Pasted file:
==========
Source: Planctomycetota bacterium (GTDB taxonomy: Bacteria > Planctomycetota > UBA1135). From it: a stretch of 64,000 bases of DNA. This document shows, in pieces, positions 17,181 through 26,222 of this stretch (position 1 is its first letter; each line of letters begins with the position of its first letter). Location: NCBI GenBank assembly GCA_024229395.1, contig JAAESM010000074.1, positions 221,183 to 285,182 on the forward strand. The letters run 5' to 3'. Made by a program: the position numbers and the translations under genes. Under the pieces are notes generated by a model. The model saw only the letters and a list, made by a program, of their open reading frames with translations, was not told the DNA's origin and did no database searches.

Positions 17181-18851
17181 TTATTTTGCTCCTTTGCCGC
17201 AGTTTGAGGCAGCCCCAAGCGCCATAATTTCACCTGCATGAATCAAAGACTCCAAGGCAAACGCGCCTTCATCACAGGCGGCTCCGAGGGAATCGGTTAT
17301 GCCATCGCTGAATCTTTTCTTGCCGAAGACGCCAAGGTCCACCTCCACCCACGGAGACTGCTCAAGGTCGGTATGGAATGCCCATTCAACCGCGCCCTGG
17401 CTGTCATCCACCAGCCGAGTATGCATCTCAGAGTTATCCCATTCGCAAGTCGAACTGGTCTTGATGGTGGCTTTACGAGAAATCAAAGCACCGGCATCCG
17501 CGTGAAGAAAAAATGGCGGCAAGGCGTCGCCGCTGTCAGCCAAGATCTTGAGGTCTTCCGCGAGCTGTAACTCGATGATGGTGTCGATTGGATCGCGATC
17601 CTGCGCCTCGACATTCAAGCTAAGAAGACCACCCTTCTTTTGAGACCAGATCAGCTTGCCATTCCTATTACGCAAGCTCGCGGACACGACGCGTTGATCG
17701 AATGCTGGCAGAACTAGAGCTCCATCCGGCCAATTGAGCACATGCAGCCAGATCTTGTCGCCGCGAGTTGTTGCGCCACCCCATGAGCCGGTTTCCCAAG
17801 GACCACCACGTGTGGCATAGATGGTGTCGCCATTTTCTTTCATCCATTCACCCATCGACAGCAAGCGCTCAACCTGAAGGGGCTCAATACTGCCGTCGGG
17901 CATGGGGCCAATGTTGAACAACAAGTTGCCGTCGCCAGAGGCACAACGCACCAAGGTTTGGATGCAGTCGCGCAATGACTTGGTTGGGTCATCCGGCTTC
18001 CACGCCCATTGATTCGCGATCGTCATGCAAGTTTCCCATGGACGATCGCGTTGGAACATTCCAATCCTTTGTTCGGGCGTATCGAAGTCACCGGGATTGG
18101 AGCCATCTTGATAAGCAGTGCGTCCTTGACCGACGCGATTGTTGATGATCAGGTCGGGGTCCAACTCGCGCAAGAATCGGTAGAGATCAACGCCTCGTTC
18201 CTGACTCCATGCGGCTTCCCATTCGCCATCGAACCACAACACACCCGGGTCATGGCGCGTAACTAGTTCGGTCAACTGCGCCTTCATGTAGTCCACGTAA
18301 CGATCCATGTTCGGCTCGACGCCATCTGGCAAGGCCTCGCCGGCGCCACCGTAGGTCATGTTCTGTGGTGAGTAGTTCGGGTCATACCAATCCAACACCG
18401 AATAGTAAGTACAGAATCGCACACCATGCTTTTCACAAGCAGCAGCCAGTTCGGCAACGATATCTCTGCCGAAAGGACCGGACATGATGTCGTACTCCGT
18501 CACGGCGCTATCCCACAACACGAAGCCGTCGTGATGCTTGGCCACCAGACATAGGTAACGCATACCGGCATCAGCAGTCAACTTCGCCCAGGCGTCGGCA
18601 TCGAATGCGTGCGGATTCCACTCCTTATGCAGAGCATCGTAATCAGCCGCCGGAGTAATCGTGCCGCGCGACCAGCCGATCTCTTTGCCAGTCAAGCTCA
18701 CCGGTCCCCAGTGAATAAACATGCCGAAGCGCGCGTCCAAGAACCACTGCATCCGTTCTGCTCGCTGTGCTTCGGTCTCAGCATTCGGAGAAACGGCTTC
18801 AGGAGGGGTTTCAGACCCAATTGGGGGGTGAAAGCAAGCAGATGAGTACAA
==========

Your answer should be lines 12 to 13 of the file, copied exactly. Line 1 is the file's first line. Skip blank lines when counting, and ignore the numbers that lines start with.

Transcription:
18001 CACGCCCATTGATTCGCGATCGTCATGCAAGTTTCCCATGGACGATCGCGTTGGAACATTCCAATCCTTTGTTCGGGCGTATCGAAGTCACCGGGATTGG
18101 AGCCATCTTGATAAGCAGTGCGTCCTTGACCGACGCGATTGTTGATGATCAGGTCGGGGTCCAACTCGCGCAAGAATCGGTAGAGATCAACGCCTCGTTC